Cultured cells were lysed in a buffer containing 50 mM Tris-HCl, pH 8.0, 150 mM NaCl, 1% Nonidet P-40 (Nacalai Tesque, Kyoto, Japan), 5 mM EDTA, 0.5% deoxycholic acid sodium salt-monohydrate (Nacalai Tesque), 0.1% sodium dodecyl sulfate (SDS, Nacalai Tesque), 1% aprotinin (Mitsubishi Pharma, Osaka, Japan), and 1 mM phenylmethylsulfonyl fluoride (Sigma-Aldrich). The cell lysates were boiled in SDS sample buffer (100 mM Tris-HCl, pH 8.8, 0.01% bromophenol blue, 36% glycerol, 4% SDS, 10 mM dithiothreitol) and subjected to SDS-PAGE. Proteins were electrotransferred to PALL FLUOROTRANS W membranes (PALL, East Hills, NY), immunoblotted with antibodies, and detected using an ECL detection system (GE Healthcare, Little Chalfont, United Kingdom).
Cultured cells were fixed in iced 1:1 acetone-methanol solution and incubated with antibody to Prox1 overnight at 4°C. Subsequently, cells were incubated with Alexa488-conjugated secondary antibodies (Invitrogen) for 1 hour at room temperature and stained with TOTO-3 for nuclear staining. Frozen sections were briefly fixed with Mildform 10N (WAKO, Osaka, Japan), and incubated with anti-LYVE-1, anti-Prox1, or anti-podoplanin antibodies. Subsequently, samples were incubated with secondary antibodies, and stained with TOTO-3 for nuclear staining. Stained cells and frozen sections were observed with a confocal microscope (Model LSM510 META; Carl Zeiss MicroImaging, Thornwood, NJ). Images were imported into Adobe Photoshop and analyzed using ImageJ software (National Institutes of Health, Bethesda, MD).
Enzyme-linked immunosorbent assay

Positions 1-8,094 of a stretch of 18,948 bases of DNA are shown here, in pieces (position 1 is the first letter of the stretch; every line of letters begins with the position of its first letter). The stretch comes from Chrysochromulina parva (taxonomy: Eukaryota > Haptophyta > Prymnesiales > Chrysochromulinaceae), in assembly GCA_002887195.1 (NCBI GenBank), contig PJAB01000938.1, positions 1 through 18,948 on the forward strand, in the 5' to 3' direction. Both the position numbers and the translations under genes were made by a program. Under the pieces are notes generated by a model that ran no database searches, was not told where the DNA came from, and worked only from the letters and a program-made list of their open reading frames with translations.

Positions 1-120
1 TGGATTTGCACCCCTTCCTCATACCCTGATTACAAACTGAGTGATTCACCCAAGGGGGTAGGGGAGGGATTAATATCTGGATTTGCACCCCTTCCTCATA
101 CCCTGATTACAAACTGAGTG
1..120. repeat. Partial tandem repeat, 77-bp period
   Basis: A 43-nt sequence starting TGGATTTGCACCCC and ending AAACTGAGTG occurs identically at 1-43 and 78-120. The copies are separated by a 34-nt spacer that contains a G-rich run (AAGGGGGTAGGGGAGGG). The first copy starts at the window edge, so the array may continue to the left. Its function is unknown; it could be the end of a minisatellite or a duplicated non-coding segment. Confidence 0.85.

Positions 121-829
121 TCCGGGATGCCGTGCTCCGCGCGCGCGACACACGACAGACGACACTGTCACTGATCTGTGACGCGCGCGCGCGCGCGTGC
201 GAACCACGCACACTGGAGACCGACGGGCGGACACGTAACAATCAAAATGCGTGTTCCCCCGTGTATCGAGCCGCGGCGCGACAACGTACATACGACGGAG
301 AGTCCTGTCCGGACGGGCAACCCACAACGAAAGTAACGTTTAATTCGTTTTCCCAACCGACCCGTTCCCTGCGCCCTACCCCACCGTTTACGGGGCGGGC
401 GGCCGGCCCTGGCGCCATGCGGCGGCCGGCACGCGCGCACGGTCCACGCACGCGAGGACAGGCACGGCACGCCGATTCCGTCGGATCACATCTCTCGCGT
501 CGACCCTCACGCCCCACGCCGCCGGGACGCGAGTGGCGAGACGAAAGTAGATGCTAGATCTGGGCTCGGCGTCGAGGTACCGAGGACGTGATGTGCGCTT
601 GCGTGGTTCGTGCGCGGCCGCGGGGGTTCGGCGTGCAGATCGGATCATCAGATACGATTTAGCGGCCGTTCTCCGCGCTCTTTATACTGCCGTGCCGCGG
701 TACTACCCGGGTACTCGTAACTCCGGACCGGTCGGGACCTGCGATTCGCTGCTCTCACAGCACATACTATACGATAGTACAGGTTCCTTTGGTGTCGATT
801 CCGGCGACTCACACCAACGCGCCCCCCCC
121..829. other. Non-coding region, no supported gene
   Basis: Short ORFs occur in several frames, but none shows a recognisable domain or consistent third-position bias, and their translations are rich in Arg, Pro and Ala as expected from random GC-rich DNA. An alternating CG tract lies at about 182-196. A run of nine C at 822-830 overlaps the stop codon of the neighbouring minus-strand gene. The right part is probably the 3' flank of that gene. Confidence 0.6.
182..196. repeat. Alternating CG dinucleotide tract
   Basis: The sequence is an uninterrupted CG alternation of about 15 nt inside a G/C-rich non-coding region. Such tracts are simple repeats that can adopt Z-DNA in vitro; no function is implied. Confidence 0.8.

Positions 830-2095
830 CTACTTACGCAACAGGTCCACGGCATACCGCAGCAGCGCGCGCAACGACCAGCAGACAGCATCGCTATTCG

Expression levels of TGF-β1 protein were determined using TGF-β1 human ELISA kit Quantikine 2nd Generation (R&D Systems), according to manufacturer's protocol. TGF-β3 at 1 ng/mL was used as the exogenous TGF-β ligand to avoid complication in detection of TGF-β1 by ELISA. Induction of TGF-β1 in HDLECs was similar between TGF-β1 and TGF-β3 at 1 ng/mL.
RNA isolation and quantitative RT-PCR
Total RNAs from HDLECs were extracted using the RNeasy Mini Kit (Qiagen, Valencia, CA). First-strand cDNAs were synthesized using the Quantitect Reverse Transcription kit (Qiagen) with random hexamer primers. Quantitative real-time reverse transcriptase–polymerase chain reaction (RT-PCR) analysis was performed using the 7500 Fast Real-Time PCR System (Applied Biosystems). The primer sequences used were as follows: human GAPDH: forward 5′-GAAGGTGAAGGTCGGAGTC-3′, reverse 5′-GAAGATGGTGATGGGATTTC-3′, human Prox1: forward 5′-CCCAGGACAGTTTATTGACCG-3′, reverse 5′-GGTTGTAAGGAGTTTGGCCCA-3′, human LYVE-1: forward 5′-AGCCTGGTGTTGCTTCTCACT-3′, reverse 5′-GGTTCGCCTTTTTGCTCACA-3′, human Smad7: forward 5′-CCTTAGCCGACTCTGCGAACTA-3′, reverse 5′-CCAGATAATTCGTTCCCCCTGT-3′, human PAI-1: forward 5′-GGCTGACTTCACGAGTCTTTC-3′, reverse 5′-GCGGGCTGAGACTATGACA-3′, human TGF-β1: forward 5′-AGTGGACATCAACGGGTTCAG-3′, reverse 5′-CATGAGAAGCAGGAAAGGCC-3′, human TGF-β2: forward 5′-CTGTCCCTGCTGCACTTTTGTA-3′, reverse 5′-TGTGGAGGTGCCATCAATACCT-3′, human TGF-β3: forward 5′-TGGAAGTGGGTCCATGAAACCTA-3′, reverse 5′-GATGCTTCAGGGTTAAGAGTGTTG-3′, and human/mouse VEGF-C: forward 5′-TTCCTGCCGATGCATGTCTAA-3′, reverse 5′-TGTTCGCTGCCTGACACTGT-3′.
Cell growth and cord formation assays
HDLECs (2 × 103 cells) were seeded in 96-well plates, and cell growth was quantified for 2 days by WST-1 assay (Nacalai Tesque) according to manufacturer's protocol. Formation of cord-like structures was determined in 3-dimensional gel assays, where 104 cells were mixed with type I-A collagen gel (Nitta Gelatin, Osaka, Japan) and seeded onto culture slide. The formation of cord-like structures was examined using video microscopy for 3 days. At the end of observation, the lengths of the cord-like structures were quantified in the 3-dimensional assay as follows: 4 microscopic fields with 5 Z-axis planes in each condition were photographed, and the total lengths of cord-like structures were quantified as the mean of the sum of the lengths in the 5 planes in each of the 4 microscopic fields. Long-running video microscopic analysis of living cells on the 8-well culture slides (BD Falcon) was performed using a Leica (Deerfield, IL) DM IRB microscope equipped with a hardware-controlled motor stage. The video images were analyzed using ImageJ software. For quantification of images, 8 to 10 fields were evaluated for each mouse.